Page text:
Most Fattening Foods of Summer
Simple Ways to Lower Cholesterol
When you are found to have a high blood level of cholesterol, it can be very helpful to change your diet and lifestyle to lower cholesterol. Lowering cholesterol has been shown to decrease the risk of heart disease. Even if you are taking a medication to lower your cholesterol levels, diet and exercise in addition can lead to optimal heart and blood vessel health. The following tips can be simple ways to help you to stay healthy.
Good and Bad Cholesterol
Actually, some cholesterol is necessary for proper body function. But dietary saturated fat and cholesterol both raise levels of LDL "bad" cholesterol. High levels of LDL cholesterol can cause plaque to build up in arteries, leading to heart disease and stroke. HDL is a "good" cholesterol in that it helps eliminate bad cholesterol from your blood. It is possible to lower LDL cholesterol and raise HDL cholesterol with your diet.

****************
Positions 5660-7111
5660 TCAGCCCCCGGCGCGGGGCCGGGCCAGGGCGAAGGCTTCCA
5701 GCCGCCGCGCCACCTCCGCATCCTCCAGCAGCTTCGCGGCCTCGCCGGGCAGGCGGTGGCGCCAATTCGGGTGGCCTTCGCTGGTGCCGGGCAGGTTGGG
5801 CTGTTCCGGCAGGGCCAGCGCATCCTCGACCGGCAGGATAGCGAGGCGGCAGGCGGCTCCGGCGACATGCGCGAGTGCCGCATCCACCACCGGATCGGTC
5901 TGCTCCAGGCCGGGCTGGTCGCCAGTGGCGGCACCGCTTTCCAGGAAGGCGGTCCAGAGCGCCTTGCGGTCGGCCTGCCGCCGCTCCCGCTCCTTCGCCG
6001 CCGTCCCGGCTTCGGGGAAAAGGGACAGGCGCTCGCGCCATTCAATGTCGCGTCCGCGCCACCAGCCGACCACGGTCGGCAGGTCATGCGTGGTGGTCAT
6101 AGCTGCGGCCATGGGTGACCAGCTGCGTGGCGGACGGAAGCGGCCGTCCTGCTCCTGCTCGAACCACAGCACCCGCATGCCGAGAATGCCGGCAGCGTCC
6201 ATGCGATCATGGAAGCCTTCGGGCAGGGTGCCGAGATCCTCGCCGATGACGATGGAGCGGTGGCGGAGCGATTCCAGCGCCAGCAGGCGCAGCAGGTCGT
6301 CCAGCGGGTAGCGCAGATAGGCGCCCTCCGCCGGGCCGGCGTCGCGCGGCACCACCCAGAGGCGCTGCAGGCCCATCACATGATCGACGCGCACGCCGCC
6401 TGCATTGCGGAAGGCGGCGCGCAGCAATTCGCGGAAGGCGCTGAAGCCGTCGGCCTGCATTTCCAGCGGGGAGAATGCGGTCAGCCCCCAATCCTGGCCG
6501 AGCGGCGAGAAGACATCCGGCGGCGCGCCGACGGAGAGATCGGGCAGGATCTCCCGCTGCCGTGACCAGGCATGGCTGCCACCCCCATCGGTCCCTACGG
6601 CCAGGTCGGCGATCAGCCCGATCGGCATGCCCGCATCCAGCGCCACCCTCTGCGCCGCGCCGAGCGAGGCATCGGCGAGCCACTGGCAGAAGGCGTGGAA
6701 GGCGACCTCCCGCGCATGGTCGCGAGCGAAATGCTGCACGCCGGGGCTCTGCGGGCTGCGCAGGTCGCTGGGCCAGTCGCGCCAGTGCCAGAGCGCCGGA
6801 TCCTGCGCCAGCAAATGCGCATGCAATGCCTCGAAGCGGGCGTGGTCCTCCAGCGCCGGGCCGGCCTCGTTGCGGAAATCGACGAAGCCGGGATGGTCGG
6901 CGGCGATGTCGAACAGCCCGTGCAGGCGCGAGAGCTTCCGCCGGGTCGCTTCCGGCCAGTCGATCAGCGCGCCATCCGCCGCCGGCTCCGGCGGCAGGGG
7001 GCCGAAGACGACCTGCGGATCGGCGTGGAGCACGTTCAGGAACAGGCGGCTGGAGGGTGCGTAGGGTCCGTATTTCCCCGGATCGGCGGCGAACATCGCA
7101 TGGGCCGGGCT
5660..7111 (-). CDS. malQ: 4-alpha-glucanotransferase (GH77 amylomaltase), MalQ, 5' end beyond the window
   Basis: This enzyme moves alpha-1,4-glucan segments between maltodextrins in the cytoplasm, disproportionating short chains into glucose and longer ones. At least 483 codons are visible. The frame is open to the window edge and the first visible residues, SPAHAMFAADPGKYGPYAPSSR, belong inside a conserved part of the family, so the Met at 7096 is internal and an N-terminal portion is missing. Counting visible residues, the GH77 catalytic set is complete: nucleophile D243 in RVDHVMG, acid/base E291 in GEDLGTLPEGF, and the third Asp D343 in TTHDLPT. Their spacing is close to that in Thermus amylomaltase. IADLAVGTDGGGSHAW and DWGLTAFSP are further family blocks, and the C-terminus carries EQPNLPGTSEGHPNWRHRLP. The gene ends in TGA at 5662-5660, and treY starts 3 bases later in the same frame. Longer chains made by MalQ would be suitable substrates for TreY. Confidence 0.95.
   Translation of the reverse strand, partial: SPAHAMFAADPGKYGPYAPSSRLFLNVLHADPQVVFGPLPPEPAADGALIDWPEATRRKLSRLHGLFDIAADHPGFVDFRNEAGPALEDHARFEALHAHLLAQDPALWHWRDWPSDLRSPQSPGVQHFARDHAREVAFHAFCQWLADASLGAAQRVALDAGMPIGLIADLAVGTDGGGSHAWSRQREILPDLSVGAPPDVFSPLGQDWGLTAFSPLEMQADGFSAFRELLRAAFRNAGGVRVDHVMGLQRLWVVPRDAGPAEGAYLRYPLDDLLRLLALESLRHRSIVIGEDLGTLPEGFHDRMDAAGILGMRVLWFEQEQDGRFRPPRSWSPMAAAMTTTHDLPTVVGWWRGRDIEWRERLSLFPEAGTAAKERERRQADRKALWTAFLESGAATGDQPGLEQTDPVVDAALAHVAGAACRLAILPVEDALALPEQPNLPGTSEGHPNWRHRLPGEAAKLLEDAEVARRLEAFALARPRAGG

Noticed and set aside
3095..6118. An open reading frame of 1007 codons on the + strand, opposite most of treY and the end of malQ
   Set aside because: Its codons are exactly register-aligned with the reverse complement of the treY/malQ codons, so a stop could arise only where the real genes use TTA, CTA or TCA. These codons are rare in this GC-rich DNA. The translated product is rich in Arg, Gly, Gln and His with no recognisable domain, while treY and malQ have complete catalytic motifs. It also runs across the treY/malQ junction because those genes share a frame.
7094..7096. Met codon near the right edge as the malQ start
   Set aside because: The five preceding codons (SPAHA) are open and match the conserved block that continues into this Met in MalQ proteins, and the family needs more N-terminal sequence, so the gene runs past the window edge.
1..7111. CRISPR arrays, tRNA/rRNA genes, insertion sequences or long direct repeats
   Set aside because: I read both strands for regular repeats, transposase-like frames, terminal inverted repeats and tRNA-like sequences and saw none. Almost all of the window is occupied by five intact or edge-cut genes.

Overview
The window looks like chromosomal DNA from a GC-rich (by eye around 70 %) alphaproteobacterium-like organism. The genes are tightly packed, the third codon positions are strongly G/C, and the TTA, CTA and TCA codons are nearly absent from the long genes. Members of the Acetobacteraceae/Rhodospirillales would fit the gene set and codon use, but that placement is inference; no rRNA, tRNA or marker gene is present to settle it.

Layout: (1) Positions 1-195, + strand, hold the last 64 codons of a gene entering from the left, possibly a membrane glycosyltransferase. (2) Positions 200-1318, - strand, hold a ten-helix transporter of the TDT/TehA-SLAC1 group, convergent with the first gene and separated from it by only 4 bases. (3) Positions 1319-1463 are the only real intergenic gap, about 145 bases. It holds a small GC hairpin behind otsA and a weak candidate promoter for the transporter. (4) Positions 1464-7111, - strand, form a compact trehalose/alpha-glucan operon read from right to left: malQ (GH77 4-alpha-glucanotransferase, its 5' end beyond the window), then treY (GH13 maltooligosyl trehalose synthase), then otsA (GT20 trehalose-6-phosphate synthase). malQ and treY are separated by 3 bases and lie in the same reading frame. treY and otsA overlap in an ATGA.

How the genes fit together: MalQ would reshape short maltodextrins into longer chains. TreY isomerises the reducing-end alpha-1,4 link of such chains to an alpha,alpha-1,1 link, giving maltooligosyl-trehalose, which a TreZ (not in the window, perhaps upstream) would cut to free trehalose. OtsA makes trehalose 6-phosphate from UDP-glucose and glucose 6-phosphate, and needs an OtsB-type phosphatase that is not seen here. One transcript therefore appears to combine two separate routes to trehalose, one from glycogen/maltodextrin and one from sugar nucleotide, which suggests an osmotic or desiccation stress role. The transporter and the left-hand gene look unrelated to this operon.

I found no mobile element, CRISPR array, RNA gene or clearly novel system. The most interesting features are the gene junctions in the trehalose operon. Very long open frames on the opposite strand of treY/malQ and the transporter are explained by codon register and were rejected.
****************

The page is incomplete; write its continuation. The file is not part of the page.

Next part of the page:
Portion Control: Use Your Hand
Eating super-sized meals contributes to weight gain and high cholesterol. An easy way to practice portion control for a meal is to use your hand as a measuring instrument for portions. One handful is about the size of one portion.
Serve Up Heart-Healthy Food
When it comes to fruits and vegetables, pick up the pace! Multiple servings throughout the day can help lower LDL "bad" cholesterol. Moreover, these foods have antioxidants that can be beneficial. Also, eating more vegetables and fruits often results in eating fewer high-fat foods. This can lower blood pressure promote weight loss.
Think Fish For Heart Health
Fish is generally exceptionally heart healthy because it is high in healthy omega-3 fatty acids and low in saturated fat. It is the omega-3 fatty acids that help lower blood levels of triglycerides. Especially emphasize fatty fish. Keep in mind that deep oil frying of any food diminishes the health benefits.
Start the Day With Whole Grains